A short (and sweet) intro into social security disability insurance benefits, whom it is for, and how these benefits can be accessed.
Living in the developed world comes with many commensurate rewards, opportunities and freedoms. Countries like the United States and United Kingdom have a plethora of programs in place to safeguard their respective citizens, especially those that fall into the more disadvantaged sections of society.
In the United States, the broad government initiative that seeks to address citizen welfare is known colloquially as “social security”. Unlike many cash-strapped or underdeveloped economies, the US can, because of its financial standing, afford to provide for those in society that fall into a set of unfortunate situations. As such, programs like social security are designed to cater for the poor, temporarily unemployed, young mothers, and perhaps most importantly, the disabled.
A large number of Americans do not know that under certain circumstances involving permanent disability (as well as some temporary ones), they qualify to receive help from the government. In this article, we are going to delve into what social security disability benefits are, who qualifies for them, and how to apply for SSDI benefits.
The US department that handles the disbursement of social security disability benefits is called the Social Security Administration (SSA). Applications can be made either online or on their website or via a call to their toll-free number. On the call, representatives from the department work to assign prospective recipients an appointment date.
It is advised for those applying for SSDI benefits to do so as soon as the disability occurs as the social security disability benefits do not begin until a full six months after the disability. The six-month waiting period begins on the first full month after the department decides as the beginning of the disability. This means, for example, that if someone met with an accident on March 27 and the department decides that the disability itself occurred on April 2, the waiting period begins to count on April 2.
Now, onto the insurance aspect of it all. Social Security Disability Insurance or SSDI is a welfare support program in the United States where the government pays a monthly amount to individuals that become disabled before their retirement. People sometimes refer to the program informally as “workers’ disability”. An important thing to note is that when deciding on whether or not a candidate qualifies for SSDI benefits, the relevant government departments take into consideration how much an individual’s disability affects their ability to work (if at all).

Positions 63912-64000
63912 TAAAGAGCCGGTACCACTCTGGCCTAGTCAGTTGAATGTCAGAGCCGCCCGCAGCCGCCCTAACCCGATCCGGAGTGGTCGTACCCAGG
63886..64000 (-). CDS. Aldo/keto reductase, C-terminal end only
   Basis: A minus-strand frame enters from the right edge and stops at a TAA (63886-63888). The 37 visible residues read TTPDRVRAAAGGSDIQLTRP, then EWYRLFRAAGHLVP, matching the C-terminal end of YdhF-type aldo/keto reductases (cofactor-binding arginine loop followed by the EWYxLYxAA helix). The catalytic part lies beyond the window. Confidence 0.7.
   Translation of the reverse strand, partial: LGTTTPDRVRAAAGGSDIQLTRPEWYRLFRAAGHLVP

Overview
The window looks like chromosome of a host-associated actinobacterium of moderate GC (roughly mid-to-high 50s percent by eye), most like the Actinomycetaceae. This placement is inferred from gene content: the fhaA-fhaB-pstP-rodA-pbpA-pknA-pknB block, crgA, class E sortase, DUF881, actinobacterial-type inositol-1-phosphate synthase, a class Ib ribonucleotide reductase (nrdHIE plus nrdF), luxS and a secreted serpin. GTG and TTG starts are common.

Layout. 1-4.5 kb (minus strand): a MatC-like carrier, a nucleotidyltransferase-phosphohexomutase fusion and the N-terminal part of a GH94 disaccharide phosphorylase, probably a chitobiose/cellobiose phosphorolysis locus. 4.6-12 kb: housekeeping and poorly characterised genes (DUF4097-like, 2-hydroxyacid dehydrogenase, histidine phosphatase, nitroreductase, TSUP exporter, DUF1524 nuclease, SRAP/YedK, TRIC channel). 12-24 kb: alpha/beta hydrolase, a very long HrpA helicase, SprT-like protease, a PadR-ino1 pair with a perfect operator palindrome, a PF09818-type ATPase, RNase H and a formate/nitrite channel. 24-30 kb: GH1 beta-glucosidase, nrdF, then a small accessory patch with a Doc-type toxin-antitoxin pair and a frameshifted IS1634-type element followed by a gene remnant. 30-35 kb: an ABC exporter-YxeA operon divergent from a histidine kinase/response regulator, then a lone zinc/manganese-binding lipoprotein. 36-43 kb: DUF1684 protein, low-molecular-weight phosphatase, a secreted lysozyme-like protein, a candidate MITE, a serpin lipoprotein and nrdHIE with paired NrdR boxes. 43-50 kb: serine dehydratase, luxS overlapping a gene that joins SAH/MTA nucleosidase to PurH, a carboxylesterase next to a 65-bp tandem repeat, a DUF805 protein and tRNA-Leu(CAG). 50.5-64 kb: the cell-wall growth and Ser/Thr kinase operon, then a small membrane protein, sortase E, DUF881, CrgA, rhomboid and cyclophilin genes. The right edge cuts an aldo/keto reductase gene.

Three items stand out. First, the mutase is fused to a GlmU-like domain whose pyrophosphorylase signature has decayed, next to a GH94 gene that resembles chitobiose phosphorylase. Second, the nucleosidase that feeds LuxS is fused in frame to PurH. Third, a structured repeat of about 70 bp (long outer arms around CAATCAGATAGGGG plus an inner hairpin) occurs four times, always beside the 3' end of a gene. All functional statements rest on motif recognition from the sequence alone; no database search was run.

In order for anyone to be considered eligible for the SSDI benefits, they are required to have worked for a stipulated amount of time during which they also paid FICA taxes. Now, there is quite a technical side to how the number of requisite working years is calculated. Individuals can earn four work credits every year and these work credits, even more than the core time served on the job, determine whether an individual qualifies for the SSDI benefits. They are collated and measured alongside years spent serving.
It is common knowledge that individuals that do not qualify for direct SSDI benefits, due to having not worked long enough to qualify, can alternatively apply for Supplementary Security Income (SSI).
It is important to note the Social Security Administration’s definition of disability is not as all-encompassing as many people might think. You see, whilst many others might define disability as an event that impairs an individual’s normal functioning in any way and to any degree, the SSA defines it as having to severely interfere with even the most basic work-related activities. This means that for any disability to qualify under the SSA’s guidelines, it has to be severe, permanent, and an impediment performance. In terms of definition, the SSA defines total disability as the kind where an individual is unable to perform substantial gainful activity for at least one calendar year.
As was mentioned earlier in the article, approval for SSDI benefits triggers a five-month waiting period before the individual can start receiving the benefit checks. Realistically, however, most people do not get approval until about seven months to one year after the disability-causing incident. In situations like this, the individual receives backpay that goes all the way back to the sixth month after the disability was decided to have begun.
In terms of longevity, individuals can continue to receive SSDI benefits for as long as their medical condition prevents them from being able to engage in productive, earning activities. Of course, in order to safeguard the legitimacy of the program, the SSA conducts regular reviews in order to determine whether or not the disability still exists and to what degree.
Government-sponsored programs like this are helpful in alleviating the suffering of disadvantaged people. It follows then that those that qualify should apply to receive these benefits. If you have experienced some form of severe, permanent disability, make sure to contact the relevant offices in order to claim your SSDI benefits.